The Work

January 5, 2009 5:10 PM

Shook Associate Wins 'Meth' Case at 8th Circuit

Posted by Zach Lowe

It was an interesting question: Can counties sue drug companies whose cold medicines contain ingredients--like ephedrine and pseudoephedrine--that can be used to make crystal meth, since those counties spend money on arresting meth users and treating meth addicts?

The unanimous answer, from a three-judge panel of the U.S. Court of Appeals for the Eighth Circuit, was an emphatic "no."

That was not necessarily a surprise, since the lower federal court dismissed the counties' lawsuit in the first place. The pharma companies and their law firms probably were pretty confident of another victory at the appellate level, and that's exactly the kind of case in which a law firm associate might get a shot at presenting oral arguments, says Howard Bashman, author of the must-read blog How Appealing (part of the network).

"It's the kind of case where the outcome probably couldn't go any other way," says Bashman, who argued some appellate cases as an associate at various law firms. "In a case like that, it's not all that surprising that an associate would do the argument."  

The associate in this case was William Northrip of Shook, Hardy & Bacon, who graduated first in his class from the University of Missouri School of Law in 2002, according to his bio. (One fun note: He's also a certified barbeque judge for the Kansas City Barbeque Society.) The Shook partner on the case, Andrew See, says Northrip argued the case at the federal district level and knew the file as well as (or better) than anyone.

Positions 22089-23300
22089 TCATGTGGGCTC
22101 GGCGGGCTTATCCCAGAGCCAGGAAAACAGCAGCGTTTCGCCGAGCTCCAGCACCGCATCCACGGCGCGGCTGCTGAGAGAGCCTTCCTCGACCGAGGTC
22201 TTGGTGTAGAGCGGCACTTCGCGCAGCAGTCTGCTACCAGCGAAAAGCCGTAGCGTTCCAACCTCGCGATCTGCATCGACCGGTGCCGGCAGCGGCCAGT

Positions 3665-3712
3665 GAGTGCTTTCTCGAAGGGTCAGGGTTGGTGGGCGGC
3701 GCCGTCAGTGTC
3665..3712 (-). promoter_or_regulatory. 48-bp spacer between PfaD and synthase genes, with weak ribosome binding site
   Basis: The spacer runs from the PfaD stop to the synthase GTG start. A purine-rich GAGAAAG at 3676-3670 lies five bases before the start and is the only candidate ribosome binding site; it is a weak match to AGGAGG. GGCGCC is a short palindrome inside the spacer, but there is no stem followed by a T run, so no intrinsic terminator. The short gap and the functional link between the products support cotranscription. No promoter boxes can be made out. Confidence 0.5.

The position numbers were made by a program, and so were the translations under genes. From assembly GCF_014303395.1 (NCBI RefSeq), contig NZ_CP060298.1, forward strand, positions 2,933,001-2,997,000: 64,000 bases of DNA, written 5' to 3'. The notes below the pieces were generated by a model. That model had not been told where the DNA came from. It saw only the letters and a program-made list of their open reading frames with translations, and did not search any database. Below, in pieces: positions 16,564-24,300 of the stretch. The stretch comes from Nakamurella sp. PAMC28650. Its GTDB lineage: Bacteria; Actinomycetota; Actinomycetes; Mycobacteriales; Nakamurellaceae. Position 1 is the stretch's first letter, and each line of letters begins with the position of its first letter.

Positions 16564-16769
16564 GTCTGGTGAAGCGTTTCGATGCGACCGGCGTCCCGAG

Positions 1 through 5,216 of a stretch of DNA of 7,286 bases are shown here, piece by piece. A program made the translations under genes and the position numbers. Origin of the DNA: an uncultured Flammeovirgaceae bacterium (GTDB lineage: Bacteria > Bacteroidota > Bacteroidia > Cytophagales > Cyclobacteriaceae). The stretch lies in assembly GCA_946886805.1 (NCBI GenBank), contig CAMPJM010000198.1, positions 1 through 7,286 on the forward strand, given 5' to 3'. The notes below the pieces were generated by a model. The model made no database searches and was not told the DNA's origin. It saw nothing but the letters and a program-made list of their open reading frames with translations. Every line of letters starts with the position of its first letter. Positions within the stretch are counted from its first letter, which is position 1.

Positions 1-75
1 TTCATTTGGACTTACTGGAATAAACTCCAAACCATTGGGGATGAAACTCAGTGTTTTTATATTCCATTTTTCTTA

Shook, Hardy represented Pfizer and Johnson & Johnson, both regular clients of the firm's litigation department, See says.

Baker Botts partner Stephen Scheve represented defendant Perrigo Company, and Barber, McCaskill, Jones & Hale served as local counsel for the entire group of defendants.

A team from Belew & Bell represented the Arkansas counties.

Northrip did not return messages seeking comment, and See says the drug companies have not given the lawyers the go-ahead to discuss the matter.

As for the case, the judges argued it would be wrong to hold the companies liable for the illegal manufacture of meth since so many things have to happen between the manufacture of their product and the use of crystal meth (the purchase or theft of the goods, the meth-making process, the sale of the drugs, etc.). "We are very reluctant to open a Pandora's box to the avalanche of actions that would follow," the court said. 

Interestingly, the court compared the counties' action to suits holding gun makers liable for money cities have to spend curbing the use of illegally possessed guns--the same strategy New York City Mayor Michael Bloomberg (and his predecessor, Rudy Giuliani) tried to use in court. The Eighth Circuit noted the strategy had failed previously in Arkansas gun cases and wouldn't hold in the meth case, either. 

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